NSSO undertakes consumption surveys also by classifying the population according to consumption classes, but such estimates are likely to reliable. The lower income categories resort to consumption loans and consume more than their income. The upper income categories are inadequately covered in the survey often reporting biased consumption. As one moves up the income ladder, it represents their income less & less (Kumar; The black economy in India).
LABOUR MARKET APPROACH
This approach has mainly been used in Italy. Official labor market participation rate can account for under-ground economy, but as mentioned earlier relevance of this approach in India is limited because of difficulties in employment data. A person might be self employed and a salaried official at the same time. In rural areas, migration is common; people are casual & seasonal employees or daily wage earner or sometimes a combination. Thus it is very difficult to estimate data on labor market participation rate with often children being part of it especially in the construction sector. Even though one includes a guess estimate of women and men in the labor force, yet there is discrimination of wages in the informal sector against children and women. Inevitably, over invoicing of cost and under invoicing of revenue will be consequence of such reports.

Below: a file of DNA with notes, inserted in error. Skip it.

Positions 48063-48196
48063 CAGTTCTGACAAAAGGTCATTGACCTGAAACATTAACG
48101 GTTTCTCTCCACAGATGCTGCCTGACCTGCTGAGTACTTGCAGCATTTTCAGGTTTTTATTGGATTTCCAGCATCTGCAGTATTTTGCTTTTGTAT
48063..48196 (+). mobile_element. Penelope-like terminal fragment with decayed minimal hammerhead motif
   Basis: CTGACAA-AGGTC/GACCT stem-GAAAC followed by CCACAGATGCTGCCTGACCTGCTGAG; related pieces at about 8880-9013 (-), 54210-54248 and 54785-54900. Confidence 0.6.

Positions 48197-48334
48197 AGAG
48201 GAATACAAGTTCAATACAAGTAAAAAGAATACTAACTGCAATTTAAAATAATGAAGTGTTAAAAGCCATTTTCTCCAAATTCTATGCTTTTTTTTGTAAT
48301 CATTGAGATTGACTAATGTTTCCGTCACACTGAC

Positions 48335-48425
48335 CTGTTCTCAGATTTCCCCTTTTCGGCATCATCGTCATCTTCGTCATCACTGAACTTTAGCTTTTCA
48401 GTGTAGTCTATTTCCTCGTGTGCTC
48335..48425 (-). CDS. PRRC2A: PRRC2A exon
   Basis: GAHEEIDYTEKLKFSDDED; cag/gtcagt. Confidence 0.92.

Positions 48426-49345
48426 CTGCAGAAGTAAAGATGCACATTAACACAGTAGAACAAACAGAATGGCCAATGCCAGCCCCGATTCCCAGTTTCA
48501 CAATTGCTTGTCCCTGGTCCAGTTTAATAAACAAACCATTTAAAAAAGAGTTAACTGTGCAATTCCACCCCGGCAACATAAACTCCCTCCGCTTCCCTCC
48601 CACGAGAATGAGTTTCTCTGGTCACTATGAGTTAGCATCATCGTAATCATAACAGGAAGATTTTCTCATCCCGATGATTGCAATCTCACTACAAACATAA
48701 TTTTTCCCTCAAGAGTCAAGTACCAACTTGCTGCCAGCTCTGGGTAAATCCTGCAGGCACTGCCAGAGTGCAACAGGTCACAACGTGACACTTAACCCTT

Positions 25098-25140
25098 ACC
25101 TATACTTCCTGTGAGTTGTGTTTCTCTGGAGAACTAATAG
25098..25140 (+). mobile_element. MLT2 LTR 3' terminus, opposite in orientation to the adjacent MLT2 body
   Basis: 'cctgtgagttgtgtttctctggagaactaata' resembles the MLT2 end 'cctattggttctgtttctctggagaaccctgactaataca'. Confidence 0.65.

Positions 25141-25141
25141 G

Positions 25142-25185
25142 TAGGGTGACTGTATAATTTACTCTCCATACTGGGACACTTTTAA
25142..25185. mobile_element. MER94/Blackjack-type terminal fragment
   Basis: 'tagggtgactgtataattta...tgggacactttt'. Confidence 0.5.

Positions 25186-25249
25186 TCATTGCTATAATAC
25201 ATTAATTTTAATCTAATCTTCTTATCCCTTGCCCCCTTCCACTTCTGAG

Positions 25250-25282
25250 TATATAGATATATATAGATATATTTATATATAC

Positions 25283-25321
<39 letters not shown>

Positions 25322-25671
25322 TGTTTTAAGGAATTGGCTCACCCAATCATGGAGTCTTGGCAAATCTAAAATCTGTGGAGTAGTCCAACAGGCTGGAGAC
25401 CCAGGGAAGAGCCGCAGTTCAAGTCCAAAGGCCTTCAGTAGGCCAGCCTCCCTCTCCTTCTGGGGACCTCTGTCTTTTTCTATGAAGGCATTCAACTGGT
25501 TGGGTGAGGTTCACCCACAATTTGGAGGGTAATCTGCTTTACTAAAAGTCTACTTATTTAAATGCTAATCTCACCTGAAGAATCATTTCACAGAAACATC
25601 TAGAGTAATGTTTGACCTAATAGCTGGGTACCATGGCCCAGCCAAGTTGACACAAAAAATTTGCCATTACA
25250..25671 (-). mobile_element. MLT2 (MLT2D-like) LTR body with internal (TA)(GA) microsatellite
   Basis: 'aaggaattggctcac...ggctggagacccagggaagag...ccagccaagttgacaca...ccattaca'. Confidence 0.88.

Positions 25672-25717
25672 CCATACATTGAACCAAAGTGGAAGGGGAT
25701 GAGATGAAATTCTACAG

SALIENT FEATURES OF THE STUDY
→Studying the methods for estimating black economy has been along following lines: To formulate an appropriate conceptual design for estimating the black economy, to explicate the methods used for converting the black income into white income and thus scaling down black economy. Why scaling this down is important? A close approximation of the amount of black income is important from policy perspective, to help achieve socio- economic goals.
Comment by K.N. KABRA